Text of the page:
Hnefatafl. Also known as The Viking Game, The King's Table or simply Tafl, it is an ancient Viking game where an overwhelming force of raiding aggressors clash with a defending kings protective force. This variant is uncommon, as it is an abstract strategy game with two unequal sides. It was highly valued by the Vikings and European warrior cultures of the Iron Age, and proficiency in some cases was a requirement of adulthood. In Hnefatafl, the force on the defensive consists of twelve soldiers and a king, commencing the game in the middle of the board. Their objective is set the conditions for the king to escape to any of the four corner squares. The attacking force is comprised of 24 soldiers postured in four groups of six around the outside of the board. And must prevent the king escaping. All pieces move like the Rook in International Chess and pieces are taken by moving a piece so that an opponent's is confined horizontally or vertically. Hnefatafl is an asymmetrical game, each side has a differing objective and dissimilar forces to employ; so while International Chess is good for developing basic tactical skills and traits in a Clausewitzian set-piece and arguably linear battlefield, Hnefatafl is a potential tool for developing skills employed against either a numerically superior or inferior opponent. Cost versus benefit is very important, and the assessment and acceptance of risk, paramount. In defence, shrewd sacrifices must be made to generate routes for the king into the open, but without significant diminishment of own force. It is also vital to quickly launch a threat against at least one of the important corners, as hesitance cedes the initiative; emphasis must be placed on short-range tactics and on the creation and seizing of opportunities. In attack, a long-term plan combined with patience is required to shape the defending force and set the preconditions for a decisive strike. For a commander commonly required to plan and act in an environment against a numerically superior adversary, Hnefatafl provides a mechanism to cultivate a cunning and shrewd perspective, combined with both patience and audacity.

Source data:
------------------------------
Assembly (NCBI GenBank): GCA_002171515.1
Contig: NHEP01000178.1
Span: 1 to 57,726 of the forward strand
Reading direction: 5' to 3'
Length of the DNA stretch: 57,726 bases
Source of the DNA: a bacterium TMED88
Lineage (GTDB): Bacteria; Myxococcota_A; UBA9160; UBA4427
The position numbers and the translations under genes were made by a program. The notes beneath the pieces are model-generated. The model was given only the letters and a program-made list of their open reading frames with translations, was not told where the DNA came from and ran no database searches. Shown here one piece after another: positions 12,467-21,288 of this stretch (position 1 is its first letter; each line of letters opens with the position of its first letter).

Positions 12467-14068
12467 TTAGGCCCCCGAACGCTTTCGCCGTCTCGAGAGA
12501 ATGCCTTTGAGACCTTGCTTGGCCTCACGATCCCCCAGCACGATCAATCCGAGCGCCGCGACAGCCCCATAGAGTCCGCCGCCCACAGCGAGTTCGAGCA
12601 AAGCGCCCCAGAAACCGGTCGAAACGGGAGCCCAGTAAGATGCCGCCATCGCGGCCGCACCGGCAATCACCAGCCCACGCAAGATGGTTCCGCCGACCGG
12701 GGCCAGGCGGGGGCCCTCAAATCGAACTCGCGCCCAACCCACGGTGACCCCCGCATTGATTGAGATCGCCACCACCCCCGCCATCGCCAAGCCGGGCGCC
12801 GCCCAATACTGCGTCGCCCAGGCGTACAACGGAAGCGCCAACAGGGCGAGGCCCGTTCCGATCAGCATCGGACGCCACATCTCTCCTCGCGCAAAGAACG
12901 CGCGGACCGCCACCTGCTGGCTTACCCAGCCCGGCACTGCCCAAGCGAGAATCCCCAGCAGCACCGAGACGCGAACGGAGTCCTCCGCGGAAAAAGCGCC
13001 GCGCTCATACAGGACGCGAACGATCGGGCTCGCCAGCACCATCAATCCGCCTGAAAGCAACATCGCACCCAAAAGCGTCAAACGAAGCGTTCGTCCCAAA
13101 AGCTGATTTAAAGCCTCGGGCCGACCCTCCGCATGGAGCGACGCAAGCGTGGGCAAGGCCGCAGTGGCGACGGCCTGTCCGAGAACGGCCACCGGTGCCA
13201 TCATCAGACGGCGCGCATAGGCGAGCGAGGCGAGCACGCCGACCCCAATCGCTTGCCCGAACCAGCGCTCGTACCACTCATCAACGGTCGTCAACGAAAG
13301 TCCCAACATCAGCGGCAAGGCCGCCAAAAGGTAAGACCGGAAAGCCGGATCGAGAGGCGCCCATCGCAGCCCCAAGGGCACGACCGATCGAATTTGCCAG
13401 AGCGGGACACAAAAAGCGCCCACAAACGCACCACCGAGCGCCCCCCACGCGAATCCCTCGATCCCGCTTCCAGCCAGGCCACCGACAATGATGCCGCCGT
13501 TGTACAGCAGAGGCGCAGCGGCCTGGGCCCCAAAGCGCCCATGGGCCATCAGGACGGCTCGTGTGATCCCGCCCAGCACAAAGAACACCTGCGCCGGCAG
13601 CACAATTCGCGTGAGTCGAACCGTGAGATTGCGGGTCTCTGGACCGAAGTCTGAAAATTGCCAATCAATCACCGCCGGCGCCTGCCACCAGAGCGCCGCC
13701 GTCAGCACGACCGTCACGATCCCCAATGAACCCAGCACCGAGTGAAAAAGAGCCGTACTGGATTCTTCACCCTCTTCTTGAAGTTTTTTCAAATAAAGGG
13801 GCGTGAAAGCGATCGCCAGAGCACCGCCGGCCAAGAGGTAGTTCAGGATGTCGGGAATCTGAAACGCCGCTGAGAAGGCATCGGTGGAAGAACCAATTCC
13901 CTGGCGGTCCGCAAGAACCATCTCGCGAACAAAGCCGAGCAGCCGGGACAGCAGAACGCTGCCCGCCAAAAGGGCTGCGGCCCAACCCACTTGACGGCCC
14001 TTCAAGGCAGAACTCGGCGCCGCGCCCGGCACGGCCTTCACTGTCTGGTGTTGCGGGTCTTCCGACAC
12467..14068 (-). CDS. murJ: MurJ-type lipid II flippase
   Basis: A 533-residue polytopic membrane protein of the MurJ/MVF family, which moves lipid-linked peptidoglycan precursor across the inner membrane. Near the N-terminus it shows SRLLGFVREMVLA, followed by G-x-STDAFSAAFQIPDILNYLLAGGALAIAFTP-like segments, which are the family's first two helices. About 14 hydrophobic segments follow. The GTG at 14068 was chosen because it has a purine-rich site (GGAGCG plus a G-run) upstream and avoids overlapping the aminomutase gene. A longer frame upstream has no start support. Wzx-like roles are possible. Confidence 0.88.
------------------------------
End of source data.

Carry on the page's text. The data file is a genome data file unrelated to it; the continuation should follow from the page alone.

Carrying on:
Shogi. Originating in Japan, Shogi is played on a nine by nine board (though multiple other variations exist), and the objective is to seize the enemy commander. Shogi is the Japanese representation of chess developed to exercise military leaders in strategy and tactics. It differs from International Chess in two main ways: every piece can promote if it reaches the opponents three last rows (not just pawns) and captured pieces join the force of the capturing player and during their turn can be inserted back onto the board instead of performing a normal move. Because of this feature, the game can last longer than an International Chess game; the board generally stays moderately crowded and there is no simplification going into the endgame. Interestingly the objective piece is restricted in the locations it can move, and is protected by a small force of retainers – reflective of the classic Japanese military period when it was developed. Additionally, gameplay tends to be more vigorous, with material advantage being less important than the tempo. Shogi was championed by three great generals of the 16th and 17th century Japan: Nobunaga, Hideyoshu and Ieyasu. They appreciated it for the ability to exercise leaders in military strategy and tactics, ability to encourage powers of observation, speculation, reasoning, composure, and magnify the power of the mind. Shogi is appropriate for developing both tactical acumen and strategic perspective. Whilst the game shares the need for close and decisive engagement with International Chess, the ability to capture and utilise the opposing force brings a complexity to risk analysis. Therefore players are required to develop a broader conception of second and third order effects of tactical action, and consider the following phases and engagements. Most importantly, Shogi allows a player to form and posture a reserve for implementation as mitigation against adversary attack or when an exploitable opportunity is presented. A rash player willing to sacrifice force early for material gain, will be punished for their overly audacious actions when their own force is employed against them at another time.